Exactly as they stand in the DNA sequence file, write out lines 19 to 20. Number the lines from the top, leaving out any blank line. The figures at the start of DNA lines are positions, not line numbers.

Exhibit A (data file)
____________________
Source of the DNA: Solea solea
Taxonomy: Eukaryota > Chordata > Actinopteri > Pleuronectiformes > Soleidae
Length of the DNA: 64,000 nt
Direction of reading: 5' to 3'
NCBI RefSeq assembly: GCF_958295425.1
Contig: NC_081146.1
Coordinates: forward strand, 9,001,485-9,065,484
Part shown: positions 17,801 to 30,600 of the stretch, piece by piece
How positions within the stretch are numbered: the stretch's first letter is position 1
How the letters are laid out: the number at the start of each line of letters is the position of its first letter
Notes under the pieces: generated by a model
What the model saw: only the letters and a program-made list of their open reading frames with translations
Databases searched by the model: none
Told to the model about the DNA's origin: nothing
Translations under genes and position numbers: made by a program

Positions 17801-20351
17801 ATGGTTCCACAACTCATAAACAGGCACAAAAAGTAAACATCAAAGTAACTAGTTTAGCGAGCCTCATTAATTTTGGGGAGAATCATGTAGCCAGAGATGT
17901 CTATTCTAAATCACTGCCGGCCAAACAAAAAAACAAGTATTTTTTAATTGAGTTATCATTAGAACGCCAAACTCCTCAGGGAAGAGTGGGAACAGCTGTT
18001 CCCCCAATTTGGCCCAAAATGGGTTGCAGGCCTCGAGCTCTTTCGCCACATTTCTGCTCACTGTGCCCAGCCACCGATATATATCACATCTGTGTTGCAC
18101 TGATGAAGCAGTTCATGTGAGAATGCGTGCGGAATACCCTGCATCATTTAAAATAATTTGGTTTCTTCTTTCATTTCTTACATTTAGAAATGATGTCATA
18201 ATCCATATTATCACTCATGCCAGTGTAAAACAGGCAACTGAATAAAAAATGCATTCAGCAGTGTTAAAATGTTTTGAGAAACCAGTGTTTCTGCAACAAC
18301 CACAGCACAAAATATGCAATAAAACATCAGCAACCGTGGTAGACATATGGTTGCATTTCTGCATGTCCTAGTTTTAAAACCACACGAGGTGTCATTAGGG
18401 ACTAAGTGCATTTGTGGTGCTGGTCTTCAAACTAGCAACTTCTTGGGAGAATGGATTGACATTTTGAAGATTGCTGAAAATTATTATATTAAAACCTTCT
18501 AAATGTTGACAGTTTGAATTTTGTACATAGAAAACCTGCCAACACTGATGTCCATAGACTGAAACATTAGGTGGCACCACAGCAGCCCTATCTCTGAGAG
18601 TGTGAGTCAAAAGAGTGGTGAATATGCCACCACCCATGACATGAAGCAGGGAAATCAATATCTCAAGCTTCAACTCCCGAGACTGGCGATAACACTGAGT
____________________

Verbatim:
18001 CCCCCAATTTGGCCCAAAATGGGTTGCAGGCCTCGAGCTCTTTCGCCACATTTCTGCTCACTGTGCCCAGCCACCGATATATATCACATCTGTGTTGCAC
18101 TGATGAAGCAGTTCATGTGAGAATGCGTGCGGAATACCCTGCATCATTTAAAATAATTTGGTTTCTTCTTTCATTTCTTACATTTAGAAATGATGTCATA